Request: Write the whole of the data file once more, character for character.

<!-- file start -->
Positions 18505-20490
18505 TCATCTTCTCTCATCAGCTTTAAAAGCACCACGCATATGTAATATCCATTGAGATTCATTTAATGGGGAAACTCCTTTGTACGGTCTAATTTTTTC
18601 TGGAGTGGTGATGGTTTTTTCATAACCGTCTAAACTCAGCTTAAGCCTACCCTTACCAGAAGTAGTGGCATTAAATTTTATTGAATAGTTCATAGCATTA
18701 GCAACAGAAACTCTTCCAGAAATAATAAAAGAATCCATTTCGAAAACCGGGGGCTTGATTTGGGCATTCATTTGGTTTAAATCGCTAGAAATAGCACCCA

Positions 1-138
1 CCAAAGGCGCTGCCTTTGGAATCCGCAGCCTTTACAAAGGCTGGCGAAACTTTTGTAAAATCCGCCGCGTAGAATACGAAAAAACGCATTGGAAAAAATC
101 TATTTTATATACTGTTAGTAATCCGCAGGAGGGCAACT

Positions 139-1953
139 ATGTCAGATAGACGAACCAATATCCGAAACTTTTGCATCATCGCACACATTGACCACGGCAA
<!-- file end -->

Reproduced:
Positions 18505-20490
18505 TCATCTTCTCTCATCAGCTTTAAAAGCACCACGCATATGTAATATCCATTGAGATTCATTTAATGGGGAAACTCCTTTGTACGGTCTAATTTTTTC
18601 TGGAGTGGTGATGGTTTTTTCATAACCGTCTAAACTCAGCTTAAGCCTACCCTTACCAGAAGTAGTGGCATTAAATTTTATTGAATAGTTCATAGCATTA
18701 GCAACAGAAACTCTTCCAGAAATAATAAAAGAATCCATTTCGAAAACCGGGGGCTTGATTTGGGCATTCATTTGGTTTAAATCGCTAGAAATAGCACCCA

Positions 1-138
1 CCAAAGGCGCTGCCTTTGGAATCCGCAGCCTTTACAAAGGCTGGCGAAACTTTTGTAAAATCCGCCGCGTAGAATACGAAAAAACGCATTGGAAAAAATC
101 TATTTTATATACTGTTAGTAATCCGCAGGAGGGCAACT

Positions 139-1953
139 ATGTCAGATAGACGAACCAATATCCGAAACTTTTGCATCATCGCACACATTGACCACGGCAA